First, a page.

- In spite of what I say in the above point, you don’t have to be 100% sure about your choice. It’s normal to be somewhat uncertain. But you should have some level of comfort and knowledge about the program you’ve picked, and why you are picking it.
- There are potentially bad reasons to pick a program, including: 1) it’s the most competitive for admission; 2) family/friends say it’s the “best”; 3) some website says it’s the best paid, or has the best career prospects. These are bad reasons, especially if your interests and aptitude don’t align with the choice. Imagine sitting in classes where everyone else is keen on the material and projects, and you’re not. It’s probably not going to go well. Every year we get a few of these cases. Sometimes we can help them switch programs, but sometimes it goes so badly that they have to leave the university. We would prefer to avoid this problem as much as possible.
- Always remember that career paths can be very flexible, and choosing a specific discipline does not lock you into a specific career for the rest of your life. Many engineering graduates eventually go into management careers, where the discipline-specific technical knowledge is less important anyways.
- There is a lot of overlap between various disciplines, so it is not critical that you pick the “right” one. If you pick one that you feel some affinity for, you’ll probably be fine no matter how your interests may shift over the coming years. You should expect (and want) to continue learning new things throughout your career.
- There is no such thing as the “best” program.
During first year engineering, a number of students will come to realize that they are struggling in one or more courses. This will be shocking and confusing to them, because they have probably never experienced it before. They have probably never had to ask for help before either. It is never our intention to “weed out” a bunch of students (that would be a waste of our time and resources), so we try to provide a lot of avenues for student support, especially in that crucial first year. Students just need to take the initiative and seek out the help that is available (since we often can’t tell who is struggling until it’s too late). Here is a brief overview of various ways to access help. Continue reading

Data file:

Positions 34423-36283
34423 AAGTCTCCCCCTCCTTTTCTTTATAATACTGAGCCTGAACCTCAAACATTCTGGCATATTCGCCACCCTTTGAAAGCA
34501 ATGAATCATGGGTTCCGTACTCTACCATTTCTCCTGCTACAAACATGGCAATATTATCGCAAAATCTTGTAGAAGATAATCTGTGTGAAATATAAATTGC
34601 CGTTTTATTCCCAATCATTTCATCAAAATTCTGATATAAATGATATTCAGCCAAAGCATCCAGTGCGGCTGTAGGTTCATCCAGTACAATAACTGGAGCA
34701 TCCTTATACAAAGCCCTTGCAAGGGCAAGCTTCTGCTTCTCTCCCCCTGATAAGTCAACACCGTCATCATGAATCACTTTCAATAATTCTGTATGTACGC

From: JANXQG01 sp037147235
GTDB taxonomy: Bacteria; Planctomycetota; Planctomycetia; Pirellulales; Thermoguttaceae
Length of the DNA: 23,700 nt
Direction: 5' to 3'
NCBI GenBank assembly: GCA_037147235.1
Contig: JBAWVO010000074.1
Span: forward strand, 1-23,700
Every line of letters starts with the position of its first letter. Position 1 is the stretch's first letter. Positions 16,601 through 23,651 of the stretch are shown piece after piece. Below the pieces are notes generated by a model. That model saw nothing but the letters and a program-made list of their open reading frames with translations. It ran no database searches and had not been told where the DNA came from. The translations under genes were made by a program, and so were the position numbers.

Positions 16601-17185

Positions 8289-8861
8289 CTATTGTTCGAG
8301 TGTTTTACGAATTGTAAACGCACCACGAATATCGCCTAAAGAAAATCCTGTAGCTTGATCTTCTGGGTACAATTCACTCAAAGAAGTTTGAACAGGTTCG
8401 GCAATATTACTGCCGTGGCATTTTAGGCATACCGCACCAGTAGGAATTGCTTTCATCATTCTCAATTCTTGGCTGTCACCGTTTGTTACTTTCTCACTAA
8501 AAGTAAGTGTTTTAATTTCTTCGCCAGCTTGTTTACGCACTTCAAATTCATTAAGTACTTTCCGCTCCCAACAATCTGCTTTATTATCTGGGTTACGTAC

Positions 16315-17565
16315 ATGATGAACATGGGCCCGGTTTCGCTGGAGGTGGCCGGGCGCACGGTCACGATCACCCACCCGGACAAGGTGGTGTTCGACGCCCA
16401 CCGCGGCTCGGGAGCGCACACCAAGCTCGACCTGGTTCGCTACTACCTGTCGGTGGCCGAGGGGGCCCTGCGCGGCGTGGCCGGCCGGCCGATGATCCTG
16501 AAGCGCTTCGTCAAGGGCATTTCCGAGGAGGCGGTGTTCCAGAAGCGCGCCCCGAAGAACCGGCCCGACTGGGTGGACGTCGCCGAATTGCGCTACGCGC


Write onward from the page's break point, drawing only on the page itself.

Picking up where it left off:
Choosing a university and program is an important task, and one useful tool is a visit to campus, if possible. As my colleague Prof. Stubley has said, you should pick a campus where you can see yourself belonging; you’re more likely to be successful there. So coming to campus and looking around, and meeting some faculty, staff, and students will help determine if you get that feeling or not. We have a variety of ways and times for visiting.
Although Grade 12 English (or something equivalent) is one of our admission requirements, we sometimes get applicants who question what it’s good for, and why should it hurt their chances of admission if they got low marks in that subject. After all, engineering is just about physics, calculus, problem-solving, writing code, designing bridges and other hardware, …, isn’t it? Continue reading
I came across these examples of admissions essays at Johns Hopkins University a while ago: http://apply.jhu.edu/apply/essays.html